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December 2016 Texas Medicaid Provider Procedures Manual

Children’s Services Handbook : 4 Texas Health Steps (THSteps) Dental : 4.2 Services, Benefits, Limitations, and Prior Authorization : 4.2.27 Orthodontic Services (THSteps)

Orthodontic services are a benefit for THSteps clients who are 13 years of age and older who have either permanent dentition and a severe handicapping malocclusion or one of the following special medical conditions:
A severe handicapping malocclusion is defined by Texas Medicaid as dysfunctional masticatory (chewing) capacity as a result of the existing relationship between the maxillary (upper) and mandibular (lower) dental arches or teeth that without correction will result in damage to the temporomandibular joint (s) (TMJ) or other supporting oral structures (e.g., bone, tissues, intra- or extra-oral muscles, etc.).
Exception to the age restriction may be considered for clients who are 12 years of age and younger if medical necessity has been verified by the dental director for one of the following:
Dental services that are not covered by THSteps Dental Services but are medically necessary and allowable may be a benefit under CCP according to federal Medicaid guidelines and TAC.
As required by the Texas Human Resources Code, if the client is 14 years of age and younger and services are not provided by an exempt entity, THSteps dental providers shall require the client to be accompanied to THSteps dental appointments by a parent, guardian, or other adult who is authorized by the parent or guardian.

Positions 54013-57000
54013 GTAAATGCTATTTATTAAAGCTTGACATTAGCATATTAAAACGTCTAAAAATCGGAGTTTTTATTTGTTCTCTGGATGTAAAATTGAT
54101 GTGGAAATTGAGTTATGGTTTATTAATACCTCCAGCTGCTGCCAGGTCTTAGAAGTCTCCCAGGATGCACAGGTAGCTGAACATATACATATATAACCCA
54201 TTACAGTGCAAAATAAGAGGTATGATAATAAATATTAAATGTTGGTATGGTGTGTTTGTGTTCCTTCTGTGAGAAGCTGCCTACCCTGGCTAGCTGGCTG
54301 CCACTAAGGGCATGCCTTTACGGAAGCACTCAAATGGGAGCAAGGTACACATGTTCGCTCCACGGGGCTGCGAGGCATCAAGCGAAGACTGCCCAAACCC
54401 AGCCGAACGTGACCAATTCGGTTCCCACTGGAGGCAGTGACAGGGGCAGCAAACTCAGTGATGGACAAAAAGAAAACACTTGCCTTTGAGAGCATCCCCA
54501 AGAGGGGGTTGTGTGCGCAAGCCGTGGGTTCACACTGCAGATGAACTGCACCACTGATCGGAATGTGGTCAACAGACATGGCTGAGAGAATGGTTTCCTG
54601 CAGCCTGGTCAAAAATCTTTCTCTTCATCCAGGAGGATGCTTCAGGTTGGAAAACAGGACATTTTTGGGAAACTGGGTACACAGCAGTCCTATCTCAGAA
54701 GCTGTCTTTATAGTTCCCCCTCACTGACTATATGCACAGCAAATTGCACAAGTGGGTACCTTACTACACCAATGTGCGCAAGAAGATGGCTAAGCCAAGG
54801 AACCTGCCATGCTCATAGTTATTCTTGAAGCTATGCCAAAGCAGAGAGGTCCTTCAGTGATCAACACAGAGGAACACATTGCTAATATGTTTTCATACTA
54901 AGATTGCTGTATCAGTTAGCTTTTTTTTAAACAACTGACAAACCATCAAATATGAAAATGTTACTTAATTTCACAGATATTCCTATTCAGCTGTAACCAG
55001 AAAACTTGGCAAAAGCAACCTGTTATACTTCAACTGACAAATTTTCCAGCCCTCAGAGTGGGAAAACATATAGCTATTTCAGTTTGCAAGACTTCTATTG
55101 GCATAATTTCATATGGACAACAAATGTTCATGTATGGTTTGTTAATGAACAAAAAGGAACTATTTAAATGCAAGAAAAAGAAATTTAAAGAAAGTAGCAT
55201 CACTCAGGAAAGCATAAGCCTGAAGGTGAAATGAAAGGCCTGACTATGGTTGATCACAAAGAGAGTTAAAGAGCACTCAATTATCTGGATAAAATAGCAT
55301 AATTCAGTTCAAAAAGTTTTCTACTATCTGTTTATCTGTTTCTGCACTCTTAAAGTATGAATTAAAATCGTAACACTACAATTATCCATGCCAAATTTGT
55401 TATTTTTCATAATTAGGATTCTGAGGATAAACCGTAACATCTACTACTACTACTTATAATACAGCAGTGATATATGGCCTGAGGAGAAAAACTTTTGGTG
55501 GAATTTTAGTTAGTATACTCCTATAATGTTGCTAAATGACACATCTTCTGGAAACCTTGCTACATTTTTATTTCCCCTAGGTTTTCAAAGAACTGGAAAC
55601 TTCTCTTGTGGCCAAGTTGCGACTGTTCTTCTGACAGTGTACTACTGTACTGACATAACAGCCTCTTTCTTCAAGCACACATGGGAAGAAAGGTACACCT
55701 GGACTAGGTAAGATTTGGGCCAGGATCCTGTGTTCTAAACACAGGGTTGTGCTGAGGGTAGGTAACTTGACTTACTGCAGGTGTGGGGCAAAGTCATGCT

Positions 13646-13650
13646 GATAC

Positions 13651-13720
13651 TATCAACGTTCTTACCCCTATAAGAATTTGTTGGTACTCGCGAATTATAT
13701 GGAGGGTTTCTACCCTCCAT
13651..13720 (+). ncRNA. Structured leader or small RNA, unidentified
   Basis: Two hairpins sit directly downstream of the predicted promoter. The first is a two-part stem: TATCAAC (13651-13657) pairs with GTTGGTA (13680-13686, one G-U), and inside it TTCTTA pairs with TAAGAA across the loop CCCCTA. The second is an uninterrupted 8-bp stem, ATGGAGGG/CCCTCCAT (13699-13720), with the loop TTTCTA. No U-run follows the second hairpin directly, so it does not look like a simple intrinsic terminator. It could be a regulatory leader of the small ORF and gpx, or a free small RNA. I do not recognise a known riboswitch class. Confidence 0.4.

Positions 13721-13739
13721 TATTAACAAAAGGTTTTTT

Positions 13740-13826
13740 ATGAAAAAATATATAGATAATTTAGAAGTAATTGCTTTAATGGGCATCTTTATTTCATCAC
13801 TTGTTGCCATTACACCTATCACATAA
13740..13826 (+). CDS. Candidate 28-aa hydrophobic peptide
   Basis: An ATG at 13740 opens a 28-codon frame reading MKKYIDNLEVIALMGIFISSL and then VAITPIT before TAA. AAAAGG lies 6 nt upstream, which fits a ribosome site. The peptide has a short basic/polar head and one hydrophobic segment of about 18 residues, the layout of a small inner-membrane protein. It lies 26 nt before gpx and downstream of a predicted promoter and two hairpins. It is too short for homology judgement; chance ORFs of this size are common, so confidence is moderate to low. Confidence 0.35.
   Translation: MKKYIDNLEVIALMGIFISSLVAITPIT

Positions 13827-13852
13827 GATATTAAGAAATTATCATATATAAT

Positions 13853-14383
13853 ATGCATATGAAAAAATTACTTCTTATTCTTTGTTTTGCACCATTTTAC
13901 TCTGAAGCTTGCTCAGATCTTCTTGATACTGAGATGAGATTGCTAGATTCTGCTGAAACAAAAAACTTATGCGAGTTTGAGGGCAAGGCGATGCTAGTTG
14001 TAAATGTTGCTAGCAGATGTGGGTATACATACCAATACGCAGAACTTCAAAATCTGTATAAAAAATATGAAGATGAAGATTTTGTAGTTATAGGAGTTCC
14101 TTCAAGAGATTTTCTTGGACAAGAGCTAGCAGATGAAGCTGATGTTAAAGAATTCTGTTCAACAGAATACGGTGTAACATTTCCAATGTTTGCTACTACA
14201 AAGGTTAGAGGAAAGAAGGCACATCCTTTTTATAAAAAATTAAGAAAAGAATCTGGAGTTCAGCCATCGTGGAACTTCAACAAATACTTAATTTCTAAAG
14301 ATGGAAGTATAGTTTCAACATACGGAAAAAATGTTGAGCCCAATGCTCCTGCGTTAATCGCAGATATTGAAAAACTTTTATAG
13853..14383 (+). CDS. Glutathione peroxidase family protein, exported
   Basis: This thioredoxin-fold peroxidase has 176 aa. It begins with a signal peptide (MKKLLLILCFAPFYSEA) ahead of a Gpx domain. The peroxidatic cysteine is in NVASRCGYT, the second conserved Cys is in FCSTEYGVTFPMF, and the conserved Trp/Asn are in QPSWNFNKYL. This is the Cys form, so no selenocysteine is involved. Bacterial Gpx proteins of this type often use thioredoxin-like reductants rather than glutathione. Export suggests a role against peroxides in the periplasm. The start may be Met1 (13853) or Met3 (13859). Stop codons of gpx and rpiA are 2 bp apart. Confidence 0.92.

Exempt entities (school health clinics, Head Start program, or childcare facilities) that provide services must as a condition of reimbursement:
The following definitions of dentition established by the ADA’s Current Dental Terminology (CDT) manual are recognized by Texas Medicaid:
Transitional Dentition: The final phase of the transition from primary to adult teeth, in which the deciduous molars and canines are in the process of shedding and the permanent successors are emerging.
The American Association of Orthodontists classification of occlusion or malocclusion is as follows:
Class I: A Class I occlusion exists with the teeth in a normal relationship when the mesialbuccal cusp of the maxillary first permanent molar coincides with the buccal groove of the mandibular first molar.
Class II: A Class II malocclusion occurs when the mandibular teeth are distal or behind the normal relationship with the maxillary teeth. This can be due to a deficiency of the lower jaw or an excess of the upper jaw and therefore, presents two types:
Division II exists when the mandibular teeth are behind the upper teeth, with a retrusion of the maxillary front teeth. Both of these malocclusions have a tendency toward a deep bite because of the uncontrolled migration of the lower front teeth upwards.
Class III: A Class III malocclusion occurs when the lower dental arch is in front of (mesial to) the upper dental arch. People with this type of occlusion usually have a strong or protrusive chin, which can be due to either horizontal mandibular excess or horizontal maxillary deficiency. Commonly referred to as an underbite.

Texas Medicaid & Healthcare Partnership
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